• I think a friend can say this is no time to be too cheap to get a lawyer. Then it's not their problem anymore.

      • I just don't know why you'd even need one if you'd admitted fault and agreed to pay it straight back. This lady is shady!

  • -1

    Sorry, its a bit late to be asking for advice after you've been dishonest and held onto and spent money which you would reasonably have known to not be yours.

    All you can do now is throw yourself on the mercy of the police, and if they choose to prosecute, the court.

    Had something like this happen to me years ago. But I was honest and immediately contacted the organisation involved and told it that the money wasn't mine, and they were free to take it back at any time. In the end I got to keep it because they "couldn't establish whose it was and it was easier for everyone to quietly write it off". It was the tax department.

  • Frankly, I feel the bank should be held liable for their mistakes, i meant thats what happens to the commoner if they make a mistake…But Its funny how banks can cover themselves and the commener is at fault but all the times the banks have done dodgy things and never informed the victim and not held liable for…

    • +2

      you are assuming it was a bank mistake. these mistakes are usually the result of an individual putting in the wrong account number during a transfer and then they have to go through the process of getting a reversal done, though as per this case a reversal will fail if the person has noticed the money and then spent some or all of it. Most likely no error by the bank.

    • +3

      Didn't you learn in primary school that two wrongs don't make a right?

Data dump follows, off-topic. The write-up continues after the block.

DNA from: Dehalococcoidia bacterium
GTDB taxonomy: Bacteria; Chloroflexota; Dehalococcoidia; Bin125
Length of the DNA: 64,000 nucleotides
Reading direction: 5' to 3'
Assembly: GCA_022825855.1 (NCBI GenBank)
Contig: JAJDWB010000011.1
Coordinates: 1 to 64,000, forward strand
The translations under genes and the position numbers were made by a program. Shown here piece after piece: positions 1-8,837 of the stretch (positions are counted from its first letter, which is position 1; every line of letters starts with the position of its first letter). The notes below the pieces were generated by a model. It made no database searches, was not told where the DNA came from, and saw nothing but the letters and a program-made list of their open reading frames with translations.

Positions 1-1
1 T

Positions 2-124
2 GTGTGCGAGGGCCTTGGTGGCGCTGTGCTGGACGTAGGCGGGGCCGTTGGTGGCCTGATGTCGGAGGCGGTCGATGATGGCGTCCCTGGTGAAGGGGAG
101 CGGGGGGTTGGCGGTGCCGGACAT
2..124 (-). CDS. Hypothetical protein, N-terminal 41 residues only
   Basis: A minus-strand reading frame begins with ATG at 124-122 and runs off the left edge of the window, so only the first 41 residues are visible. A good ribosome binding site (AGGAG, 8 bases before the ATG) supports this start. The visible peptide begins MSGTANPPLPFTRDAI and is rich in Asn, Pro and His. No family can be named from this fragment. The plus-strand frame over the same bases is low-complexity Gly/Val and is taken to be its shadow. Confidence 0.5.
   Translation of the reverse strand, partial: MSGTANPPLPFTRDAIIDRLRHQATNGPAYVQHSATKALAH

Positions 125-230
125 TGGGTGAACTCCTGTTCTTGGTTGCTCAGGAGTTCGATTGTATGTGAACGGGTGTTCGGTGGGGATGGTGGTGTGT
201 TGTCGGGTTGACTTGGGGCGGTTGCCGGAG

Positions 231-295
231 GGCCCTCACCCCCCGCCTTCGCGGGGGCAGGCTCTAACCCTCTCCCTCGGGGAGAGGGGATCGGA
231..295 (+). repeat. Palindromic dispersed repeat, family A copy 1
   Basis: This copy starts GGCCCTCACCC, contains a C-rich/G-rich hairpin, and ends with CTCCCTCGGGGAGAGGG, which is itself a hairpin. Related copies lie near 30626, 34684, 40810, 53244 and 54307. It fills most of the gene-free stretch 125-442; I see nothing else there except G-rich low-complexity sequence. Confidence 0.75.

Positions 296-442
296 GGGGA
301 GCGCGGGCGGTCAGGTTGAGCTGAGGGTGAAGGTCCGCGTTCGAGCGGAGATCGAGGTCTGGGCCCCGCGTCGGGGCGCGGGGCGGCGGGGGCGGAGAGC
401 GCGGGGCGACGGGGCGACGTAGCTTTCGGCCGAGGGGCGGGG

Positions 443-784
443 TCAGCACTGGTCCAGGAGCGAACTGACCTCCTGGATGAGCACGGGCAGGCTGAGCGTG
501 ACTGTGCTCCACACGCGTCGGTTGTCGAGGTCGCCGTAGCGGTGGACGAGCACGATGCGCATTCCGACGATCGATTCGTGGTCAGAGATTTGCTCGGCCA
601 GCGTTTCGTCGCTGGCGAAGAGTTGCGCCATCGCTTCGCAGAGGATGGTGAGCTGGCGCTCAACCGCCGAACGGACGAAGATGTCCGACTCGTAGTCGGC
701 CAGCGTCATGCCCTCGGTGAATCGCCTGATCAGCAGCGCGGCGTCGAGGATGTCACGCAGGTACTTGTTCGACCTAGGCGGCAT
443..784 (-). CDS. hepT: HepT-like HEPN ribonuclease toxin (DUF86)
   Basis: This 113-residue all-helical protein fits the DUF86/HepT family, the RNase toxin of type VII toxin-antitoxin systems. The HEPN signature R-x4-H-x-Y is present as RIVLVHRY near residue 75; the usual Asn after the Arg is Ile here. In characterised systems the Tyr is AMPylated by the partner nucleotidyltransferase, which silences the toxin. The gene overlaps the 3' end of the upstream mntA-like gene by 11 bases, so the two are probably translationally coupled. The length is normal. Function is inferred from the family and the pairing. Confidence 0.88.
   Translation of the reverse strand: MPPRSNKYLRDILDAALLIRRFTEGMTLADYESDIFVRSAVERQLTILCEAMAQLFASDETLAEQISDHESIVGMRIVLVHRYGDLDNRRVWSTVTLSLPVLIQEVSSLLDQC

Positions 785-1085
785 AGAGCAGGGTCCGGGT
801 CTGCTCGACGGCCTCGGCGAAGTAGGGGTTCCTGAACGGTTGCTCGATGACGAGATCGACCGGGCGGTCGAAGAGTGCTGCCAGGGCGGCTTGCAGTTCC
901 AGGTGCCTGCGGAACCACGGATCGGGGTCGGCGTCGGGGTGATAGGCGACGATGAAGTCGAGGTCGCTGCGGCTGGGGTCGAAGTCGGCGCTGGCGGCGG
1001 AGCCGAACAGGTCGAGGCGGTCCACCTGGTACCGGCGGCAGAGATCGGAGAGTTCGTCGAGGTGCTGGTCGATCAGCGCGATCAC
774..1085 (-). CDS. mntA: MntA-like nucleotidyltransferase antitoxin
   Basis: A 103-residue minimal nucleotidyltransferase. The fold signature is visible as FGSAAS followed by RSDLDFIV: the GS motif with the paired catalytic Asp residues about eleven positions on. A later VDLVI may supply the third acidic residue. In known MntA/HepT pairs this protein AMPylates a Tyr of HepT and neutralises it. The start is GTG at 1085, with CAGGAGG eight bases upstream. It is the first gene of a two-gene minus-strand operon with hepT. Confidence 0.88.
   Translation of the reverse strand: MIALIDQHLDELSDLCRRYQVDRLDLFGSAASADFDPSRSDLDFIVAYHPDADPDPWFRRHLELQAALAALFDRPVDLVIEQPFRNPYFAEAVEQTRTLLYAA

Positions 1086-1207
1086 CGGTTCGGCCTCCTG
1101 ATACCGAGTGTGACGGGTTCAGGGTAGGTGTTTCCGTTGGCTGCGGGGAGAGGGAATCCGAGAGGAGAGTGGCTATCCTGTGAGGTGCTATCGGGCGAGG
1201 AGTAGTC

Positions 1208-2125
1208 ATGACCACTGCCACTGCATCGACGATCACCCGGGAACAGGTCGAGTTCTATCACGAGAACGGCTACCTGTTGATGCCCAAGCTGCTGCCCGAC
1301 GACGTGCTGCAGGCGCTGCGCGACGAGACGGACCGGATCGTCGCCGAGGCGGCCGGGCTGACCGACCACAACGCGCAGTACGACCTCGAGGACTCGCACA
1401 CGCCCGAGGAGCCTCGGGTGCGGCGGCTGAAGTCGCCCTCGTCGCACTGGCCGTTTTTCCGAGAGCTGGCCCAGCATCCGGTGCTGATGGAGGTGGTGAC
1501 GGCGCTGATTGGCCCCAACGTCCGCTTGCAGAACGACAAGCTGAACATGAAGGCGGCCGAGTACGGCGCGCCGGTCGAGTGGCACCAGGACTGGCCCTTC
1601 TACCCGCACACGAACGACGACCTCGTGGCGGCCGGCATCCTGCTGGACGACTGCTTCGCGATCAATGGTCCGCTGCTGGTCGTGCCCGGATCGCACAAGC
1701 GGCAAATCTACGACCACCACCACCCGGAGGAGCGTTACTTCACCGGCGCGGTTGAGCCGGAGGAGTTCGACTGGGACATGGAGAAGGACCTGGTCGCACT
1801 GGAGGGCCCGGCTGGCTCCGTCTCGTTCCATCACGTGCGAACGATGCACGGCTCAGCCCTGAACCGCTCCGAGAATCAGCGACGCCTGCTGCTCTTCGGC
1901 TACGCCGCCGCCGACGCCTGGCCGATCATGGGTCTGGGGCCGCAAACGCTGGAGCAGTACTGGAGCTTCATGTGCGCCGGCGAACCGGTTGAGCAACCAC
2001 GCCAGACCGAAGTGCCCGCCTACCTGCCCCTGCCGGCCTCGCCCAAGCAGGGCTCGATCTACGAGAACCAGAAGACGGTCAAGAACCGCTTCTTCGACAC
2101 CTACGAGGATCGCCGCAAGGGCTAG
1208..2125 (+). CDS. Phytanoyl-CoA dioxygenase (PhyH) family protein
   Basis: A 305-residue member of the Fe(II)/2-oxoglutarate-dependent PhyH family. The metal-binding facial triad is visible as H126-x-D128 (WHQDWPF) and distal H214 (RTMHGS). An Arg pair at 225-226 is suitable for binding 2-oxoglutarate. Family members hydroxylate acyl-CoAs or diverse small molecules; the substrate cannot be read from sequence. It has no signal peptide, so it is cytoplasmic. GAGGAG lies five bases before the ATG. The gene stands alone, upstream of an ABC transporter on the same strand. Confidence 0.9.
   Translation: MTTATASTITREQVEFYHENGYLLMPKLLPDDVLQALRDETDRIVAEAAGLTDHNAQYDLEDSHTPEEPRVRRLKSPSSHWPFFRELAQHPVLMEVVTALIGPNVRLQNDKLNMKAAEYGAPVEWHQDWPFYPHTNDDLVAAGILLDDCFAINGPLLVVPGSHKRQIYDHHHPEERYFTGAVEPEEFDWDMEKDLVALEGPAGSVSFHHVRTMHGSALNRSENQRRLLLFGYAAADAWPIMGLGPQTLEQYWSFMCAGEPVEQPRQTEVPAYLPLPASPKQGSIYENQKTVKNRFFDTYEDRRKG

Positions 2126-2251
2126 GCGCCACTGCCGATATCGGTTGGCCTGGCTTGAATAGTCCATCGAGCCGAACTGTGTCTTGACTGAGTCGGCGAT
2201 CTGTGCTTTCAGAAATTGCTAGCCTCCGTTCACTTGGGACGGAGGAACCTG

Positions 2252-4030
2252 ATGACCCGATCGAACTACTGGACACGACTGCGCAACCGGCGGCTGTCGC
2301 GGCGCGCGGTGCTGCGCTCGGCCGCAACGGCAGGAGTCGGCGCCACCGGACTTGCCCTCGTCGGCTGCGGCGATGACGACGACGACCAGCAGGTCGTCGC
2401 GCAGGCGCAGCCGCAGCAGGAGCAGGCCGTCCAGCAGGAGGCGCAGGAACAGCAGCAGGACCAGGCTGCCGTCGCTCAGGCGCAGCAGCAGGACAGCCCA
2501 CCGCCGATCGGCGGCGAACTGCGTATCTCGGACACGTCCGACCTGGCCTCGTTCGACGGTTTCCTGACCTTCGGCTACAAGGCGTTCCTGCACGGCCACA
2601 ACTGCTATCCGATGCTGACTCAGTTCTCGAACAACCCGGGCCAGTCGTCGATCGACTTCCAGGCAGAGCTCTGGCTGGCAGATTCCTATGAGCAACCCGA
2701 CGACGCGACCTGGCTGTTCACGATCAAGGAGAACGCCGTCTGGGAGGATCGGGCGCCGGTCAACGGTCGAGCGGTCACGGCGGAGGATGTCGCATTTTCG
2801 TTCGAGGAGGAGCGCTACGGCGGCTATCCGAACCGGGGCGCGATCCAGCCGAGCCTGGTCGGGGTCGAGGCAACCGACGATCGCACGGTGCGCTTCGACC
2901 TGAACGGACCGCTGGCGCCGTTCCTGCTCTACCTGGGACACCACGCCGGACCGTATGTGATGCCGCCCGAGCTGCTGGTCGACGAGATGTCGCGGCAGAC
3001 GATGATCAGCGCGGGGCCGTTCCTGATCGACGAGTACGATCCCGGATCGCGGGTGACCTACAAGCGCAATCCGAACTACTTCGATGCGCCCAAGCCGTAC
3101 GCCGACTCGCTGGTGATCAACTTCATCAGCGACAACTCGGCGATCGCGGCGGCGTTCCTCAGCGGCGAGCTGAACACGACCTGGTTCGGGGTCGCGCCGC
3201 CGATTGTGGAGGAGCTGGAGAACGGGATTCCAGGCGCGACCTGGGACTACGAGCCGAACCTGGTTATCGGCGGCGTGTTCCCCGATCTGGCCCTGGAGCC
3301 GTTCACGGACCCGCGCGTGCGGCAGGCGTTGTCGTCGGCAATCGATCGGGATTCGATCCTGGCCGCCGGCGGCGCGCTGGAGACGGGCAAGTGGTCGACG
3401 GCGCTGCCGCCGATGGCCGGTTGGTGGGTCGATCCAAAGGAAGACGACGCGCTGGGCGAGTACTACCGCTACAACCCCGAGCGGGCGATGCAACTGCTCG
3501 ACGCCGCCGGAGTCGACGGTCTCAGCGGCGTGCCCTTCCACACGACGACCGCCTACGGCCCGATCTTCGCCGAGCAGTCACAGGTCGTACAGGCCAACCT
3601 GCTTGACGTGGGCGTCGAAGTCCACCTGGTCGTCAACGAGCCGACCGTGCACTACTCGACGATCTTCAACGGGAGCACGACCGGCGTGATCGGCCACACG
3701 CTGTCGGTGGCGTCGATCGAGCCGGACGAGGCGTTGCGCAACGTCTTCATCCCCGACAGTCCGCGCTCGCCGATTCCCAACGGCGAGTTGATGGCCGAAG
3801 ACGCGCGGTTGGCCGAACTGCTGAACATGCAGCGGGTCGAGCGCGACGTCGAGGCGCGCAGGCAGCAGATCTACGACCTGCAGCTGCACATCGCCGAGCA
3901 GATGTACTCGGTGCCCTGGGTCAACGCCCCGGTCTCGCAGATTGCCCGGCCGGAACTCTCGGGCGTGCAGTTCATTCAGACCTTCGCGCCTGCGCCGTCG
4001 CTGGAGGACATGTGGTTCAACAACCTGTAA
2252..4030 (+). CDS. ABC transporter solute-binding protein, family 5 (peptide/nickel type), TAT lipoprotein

Just imagine this in a real world context. I accidentally drop $7,000 on the floor, you go pick it up and start using it. Are you really saying that just because I made a mistake that somehow that absolves you of any wrongdoing?

  • This is a bit off topic but..

    When someone transfers money to another account by mistake, the bank says they can't do anything for a reversal but to message the receiver to give it back and nothing more they can do. But in this instance it seems the bank is doing whatever it takes to get the money back.

    • It's not so simple, how can they identify a 'mistake' from a legit transaction?

      If the bank just reversed any bank transfer on demand then people selling stuff would be getting scammed all over the place.

    • only happened to me once but the bank definitely DID NOT say they couldn't do anything, though I did have to fill out some forms and provide an explanation for the mistake. couple of weeks later I had the money back.

  • +1

    We all know this happened to you OP, not your imaginary friend

    • No, i have to disagree. Dont you regularly post long winded questions on behalf of your friends? (who also have the internet but are, for various reasons, incapable of creating forum posts)

  • If this is in front of a judge (not a jury) and the case is as simple as stated, I don't even think that a lawyer is necessary. If everything is already taken care of surely this is just a formality. The judge will make a decision based on the facts (a fine I guess). I doubt a lawyer can help avoid that, and a lawyer will add a HEAP of costs.

    • +2

      An unfortunate consequence of our adversarial court system is that police will typically charge you with as many and the most serious charges as possible, even if they know that they have a slim chance of gaining a conviction for the higher level charges.